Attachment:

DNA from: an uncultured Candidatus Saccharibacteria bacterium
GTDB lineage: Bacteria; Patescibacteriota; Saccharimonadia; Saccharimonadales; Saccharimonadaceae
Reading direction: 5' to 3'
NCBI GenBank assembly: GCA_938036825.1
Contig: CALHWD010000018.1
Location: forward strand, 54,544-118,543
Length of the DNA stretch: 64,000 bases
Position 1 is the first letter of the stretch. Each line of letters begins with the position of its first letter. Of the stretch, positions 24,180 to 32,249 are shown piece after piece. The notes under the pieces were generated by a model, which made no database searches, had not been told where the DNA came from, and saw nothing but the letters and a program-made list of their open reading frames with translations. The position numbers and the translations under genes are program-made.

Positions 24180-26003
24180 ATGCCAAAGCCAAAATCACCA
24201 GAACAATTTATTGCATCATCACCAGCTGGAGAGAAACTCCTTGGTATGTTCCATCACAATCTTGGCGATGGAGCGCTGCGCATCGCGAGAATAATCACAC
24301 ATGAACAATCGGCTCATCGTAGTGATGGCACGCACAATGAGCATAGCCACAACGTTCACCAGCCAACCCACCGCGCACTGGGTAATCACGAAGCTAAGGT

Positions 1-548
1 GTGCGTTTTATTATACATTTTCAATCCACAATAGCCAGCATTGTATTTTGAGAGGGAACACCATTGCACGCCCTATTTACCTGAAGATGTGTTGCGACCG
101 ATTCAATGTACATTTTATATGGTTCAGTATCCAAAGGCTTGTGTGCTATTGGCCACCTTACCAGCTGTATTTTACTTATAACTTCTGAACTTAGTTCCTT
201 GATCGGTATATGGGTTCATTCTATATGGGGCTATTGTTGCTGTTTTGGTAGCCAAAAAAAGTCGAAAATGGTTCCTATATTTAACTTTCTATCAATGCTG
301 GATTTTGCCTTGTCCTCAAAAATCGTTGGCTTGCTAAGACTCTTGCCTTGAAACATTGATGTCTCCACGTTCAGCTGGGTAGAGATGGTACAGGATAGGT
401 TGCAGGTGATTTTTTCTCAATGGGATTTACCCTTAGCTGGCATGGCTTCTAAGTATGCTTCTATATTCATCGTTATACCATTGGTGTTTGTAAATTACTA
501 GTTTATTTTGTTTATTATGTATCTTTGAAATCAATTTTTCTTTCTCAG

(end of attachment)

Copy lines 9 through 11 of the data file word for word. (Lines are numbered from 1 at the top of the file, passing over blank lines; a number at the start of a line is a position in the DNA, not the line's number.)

Positions 24180-26003
24180 ATGCCAAAGCCAAAATCACCA
24201 GAACAATTTATTGCATCATCACCAGCTGGAGAGAAACTCCTTGGTATGTTCCATCACAATCTTGGCGATGGAGCGCTGCGCATCGCGAGAATAATCACAC